Husband and wife duo tackles social justice while spreading the love

It’s unusual to find an intact instrument in a war zone. What’s even more unusual is to find a playable one, but that’s exactly what happened to Michael Trotter Jr.

“I joined the military in June of 2003 and went through basic training. In December of ’03, I was on a plane going to Germany, going from Germany to Kuwait, going from Kuwait to Iraq,” Trotter said. “When my boots touched ground, one of the commanding officers explained to me that there was a piano in the location where we were staying at. It was one of the many pianos that Saddam Hussein had owned and that I could use it because he knew that I loved music.”

Use it he did. Trotter said that making music was one of the few things that kept him sane during the conflict.

“I was taking full advantage of the opportunity to kind of take my mind away,” Trotter said. “I gave myself concerts most of the time in the war, and imagined that I was at Carnegie Hall instead of sitting in a bomb zone.” It wasn’t until later, however, that Trotter understood the calming influence his music had on others.

“It didn’t get real for me until that commanding officer was murdered — killed in action. It took me to a deeper place,” Trotter said. “It wasn’t about me anymore, it became about soothing the soldiers and writing about my time with him and you know that emotion took over everything.”

Trotter’s music became a tool to help his fellow soldiers deal with the pressures of the war and eventually, his talent was noticed. Trotter won first place in “Military Idol,” the army’s version of “American Idol.”

According to Trotter, the victory was the culmination of his growth from a “frightened young man” to a “warrior” using his “voice to make a point.”

Soon after, Trotter met his wife and fellow performer, Tanya Blount, in Lowell, Maryland — fittingly, during the city’s “LoveFest” music festival. Blount said that after she saw Trotter perform, she was immediately drawn to her future husband.

Fast forward to present, and the duo is using their combined voices to stand up against “segregation and social injustice.” Together, they make up the War and Treaty, an Americana group that is based in Albion, an hour southwest of Lansing.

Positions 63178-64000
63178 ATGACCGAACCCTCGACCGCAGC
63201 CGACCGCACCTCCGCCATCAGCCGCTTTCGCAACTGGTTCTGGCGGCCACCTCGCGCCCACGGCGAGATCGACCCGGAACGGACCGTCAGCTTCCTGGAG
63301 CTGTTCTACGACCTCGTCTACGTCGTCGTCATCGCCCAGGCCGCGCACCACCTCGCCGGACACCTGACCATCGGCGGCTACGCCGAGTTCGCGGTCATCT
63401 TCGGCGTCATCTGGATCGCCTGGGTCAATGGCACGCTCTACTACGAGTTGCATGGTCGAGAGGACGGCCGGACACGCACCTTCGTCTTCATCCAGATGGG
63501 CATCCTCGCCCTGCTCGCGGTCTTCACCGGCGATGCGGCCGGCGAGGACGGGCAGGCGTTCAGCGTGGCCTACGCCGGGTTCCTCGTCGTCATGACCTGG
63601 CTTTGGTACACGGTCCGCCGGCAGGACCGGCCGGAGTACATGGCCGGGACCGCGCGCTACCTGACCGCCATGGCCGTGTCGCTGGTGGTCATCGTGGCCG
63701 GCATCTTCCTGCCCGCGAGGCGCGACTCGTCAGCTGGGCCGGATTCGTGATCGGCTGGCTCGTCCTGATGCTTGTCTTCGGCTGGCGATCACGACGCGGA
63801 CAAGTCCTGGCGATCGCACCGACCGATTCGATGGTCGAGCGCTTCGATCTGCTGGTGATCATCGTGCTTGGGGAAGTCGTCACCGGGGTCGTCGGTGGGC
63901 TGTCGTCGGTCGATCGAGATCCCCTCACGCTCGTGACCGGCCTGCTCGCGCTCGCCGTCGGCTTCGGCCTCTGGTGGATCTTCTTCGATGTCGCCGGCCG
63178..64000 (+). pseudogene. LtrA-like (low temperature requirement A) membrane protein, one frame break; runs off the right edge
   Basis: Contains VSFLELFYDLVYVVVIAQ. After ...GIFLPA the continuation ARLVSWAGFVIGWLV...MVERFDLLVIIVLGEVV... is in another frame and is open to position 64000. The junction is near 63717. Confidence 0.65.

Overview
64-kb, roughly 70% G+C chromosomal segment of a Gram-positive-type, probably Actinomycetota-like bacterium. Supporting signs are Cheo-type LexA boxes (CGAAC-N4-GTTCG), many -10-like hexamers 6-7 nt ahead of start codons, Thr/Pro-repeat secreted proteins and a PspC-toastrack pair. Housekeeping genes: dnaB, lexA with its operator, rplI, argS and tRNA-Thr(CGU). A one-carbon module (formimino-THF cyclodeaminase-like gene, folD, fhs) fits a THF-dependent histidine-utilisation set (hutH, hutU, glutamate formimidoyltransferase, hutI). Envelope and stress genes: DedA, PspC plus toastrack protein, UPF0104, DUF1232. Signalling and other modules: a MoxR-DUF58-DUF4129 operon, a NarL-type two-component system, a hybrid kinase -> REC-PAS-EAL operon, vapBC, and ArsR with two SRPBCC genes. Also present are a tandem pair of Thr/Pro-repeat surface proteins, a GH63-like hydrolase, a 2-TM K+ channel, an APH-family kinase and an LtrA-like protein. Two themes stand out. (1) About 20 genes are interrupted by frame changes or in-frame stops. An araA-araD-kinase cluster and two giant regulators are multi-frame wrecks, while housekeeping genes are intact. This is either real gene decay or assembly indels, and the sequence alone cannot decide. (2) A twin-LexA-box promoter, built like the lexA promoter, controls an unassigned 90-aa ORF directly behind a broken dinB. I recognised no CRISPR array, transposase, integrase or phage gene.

“Music drew us together, but we didn’t start the War and Treaty right away. We fell in love, got married, and had a baby and three years later formed War and Treaty,” Blount said.

Trotter writes the band’s music, sings and plays the piano while Blount provides lead vocals. The group’s influences range from Ray Charles to Chris Thile of the Punch Brothers, but their sound is all their own.

This is in part due to Blount’s fiery, soulful vocals that are at times reminiscent of her loved Mahalia Jackson. But according to Blount, even with the group’s powerful sound and distinct commentary on social justice issues, they have only one overarching theme.

“I believe our overall message is one of love. When you can authentically exemplify love and when you can allow people into that deep, intimate place, whether it’s onstage, whether it’s offstage, love can penetrate everything. And we have been able to allow people to go deep with us on stage,” Blount said.

And that message is not lost on their current tour, which just hit Lansing’s Robin Theatre last July. War and Treaty is showcasing its brand-new EP “Down to the River,” their first official release since the group’s first single, “Hi-Ho,” from 2016.

“This EP is our first effort to put out a body of work and I’m excited because next year in February, we will actually have an LP. It’s called ‘The Door,’” Blount said.

Fans of the group will still have a chance to see the War and Treaty perform across the state from Ann Arbor to Baroda.

The group will also loop back around to Lansing on Sept. 15, to kick off the first day of Michigan Blues Fest and give Lansing another shot of love.

“When you listen to our record, you may hear a couple of mistakes that I purposely left in the recording just because I didn’t want to sacrifice the feel, because we felt something there,” Trotter said. “We covered each other, we carried each other through that recording. And is it love? Yes. But is it also sacrifice and dedication and is it realness? Is it honesty? You bet your butt it is.

And I want people to walk away feeling like they are loved.”

The War and Treaty 8:30 - 9:30 p.m., Friday, Sept. 15, Lansing BluesFest, North Stage Old Town, Lansing.